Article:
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Old 02-07-2011, 03:35 PM
 
1,101 posts, read 1,337,669 times
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City hopes to make hydro plant a tourist spot

Historic plant provided electricity to Columbia’s textile mills

By ADAM BEAM
abeam@thestate.com
http://media.thestate.com/smedia/2011/02/06/20/B82607399Z.1_20110206201333_000+G96281A8M.3-0.embedded.prod_affiliate.74.jpg (broken link) Most people don't realize that Columbia has a power plant, mostly because it has been operated by SCE&G for the last decade.
- Tim Dominick /The State

http://media.thestate.com/smedia/2011/02/06/20/B82607399Z.1_20110206201333_000+G96281A8C.3-0.embedded.prod_affiliate.74.jpg (broken link) Most people don't realize that Columbia has a power plant, mostly because it has been operated by SCE&G for the last decade. But the power plant hasn't turned into the cash machine the city though it would, and it has ended up costing the city several million dollars recently when it did not produce enough energy. City officals hope to change that by bringing in a new operator, Lockhart Power. The Upstate company has grand plans for the plant, including opening it up for tours of the historic buildings. These are the generators inside the plant.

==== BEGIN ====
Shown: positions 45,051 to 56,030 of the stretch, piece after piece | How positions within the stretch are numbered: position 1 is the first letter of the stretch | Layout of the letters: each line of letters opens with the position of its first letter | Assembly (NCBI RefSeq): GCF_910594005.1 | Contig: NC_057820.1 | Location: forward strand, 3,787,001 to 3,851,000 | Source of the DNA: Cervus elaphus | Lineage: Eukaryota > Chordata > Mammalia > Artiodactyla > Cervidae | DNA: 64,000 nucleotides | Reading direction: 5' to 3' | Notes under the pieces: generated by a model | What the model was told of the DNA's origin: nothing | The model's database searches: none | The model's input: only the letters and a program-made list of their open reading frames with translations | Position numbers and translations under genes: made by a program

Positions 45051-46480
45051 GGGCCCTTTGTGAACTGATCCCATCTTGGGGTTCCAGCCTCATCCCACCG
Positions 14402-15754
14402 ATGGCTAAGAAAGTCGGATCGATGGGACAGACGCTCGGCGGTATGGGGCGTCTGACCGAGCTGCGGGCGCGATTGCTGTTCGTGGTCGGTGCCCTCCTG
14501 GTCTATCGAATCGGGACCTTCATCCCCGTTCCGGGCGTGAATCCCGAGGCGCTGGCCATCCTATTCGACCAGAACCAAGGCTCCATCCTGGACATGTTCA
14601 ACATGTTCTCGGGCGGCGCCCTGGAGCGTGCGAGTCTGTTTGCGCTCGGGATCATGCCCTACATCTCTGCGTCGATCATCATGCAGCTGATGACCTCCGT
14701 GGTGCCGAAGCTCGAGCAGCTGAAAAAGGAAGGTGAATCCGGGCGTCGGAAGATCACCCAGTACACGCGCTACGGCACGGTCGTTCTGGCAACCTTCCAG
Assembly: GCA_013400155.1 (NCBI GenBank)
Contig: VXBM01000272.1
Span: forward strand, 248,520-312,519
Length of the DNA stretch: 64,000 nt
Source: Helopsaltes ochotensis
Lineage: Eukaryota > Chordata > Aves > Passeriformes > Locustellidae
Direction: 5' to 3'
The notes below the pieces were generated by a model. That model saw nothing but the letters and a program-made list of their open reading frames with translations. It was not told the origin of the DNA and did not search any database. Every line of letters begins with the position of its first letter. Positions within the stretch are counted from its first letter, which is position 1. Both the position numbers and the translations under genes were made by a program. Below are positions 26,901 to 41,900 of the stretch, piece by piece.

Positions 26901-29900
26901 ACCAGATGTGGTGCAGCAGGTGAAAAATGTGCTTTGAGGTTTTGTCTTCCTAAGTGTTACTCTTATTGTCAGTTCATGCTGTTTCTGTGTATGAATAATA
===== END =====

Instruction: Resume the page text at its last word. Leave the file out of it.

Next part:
- Tim Dominick /The State




CLICK FOR MORE PHOTOS (http://www.thestate.com/2011/02/07/v-print/1682519/city-hopes-to-make-hydro-plant.html# - broken link)



Columbia officials are negotiating with a private company to operate the city’s hydroelectric power plant, hoping the century-old building can find new life as a tourist attraction and generate new revenue for the city.
The city has owned the plant since 2002, when SCE&G passed it to Columbia as part of the deal that also transferred ownership of the metro Columbia bus system to the Central Midlands Regional Transit Authority.
But over the past decade, the plant has failed to be the power generator the city hoped it would be because of continued years of drought, according to city officials.
The plan was for SCE&G to continue to operate the plant and give the city a $1 million credit on its power bill every year. SCE&G gave the city the power credit, but for many years the plant failed to generate $1 million worth of electricity. The result left the city owing SCE&G $3.2 million, a debt the city will pay back, interest-free, over the next five years.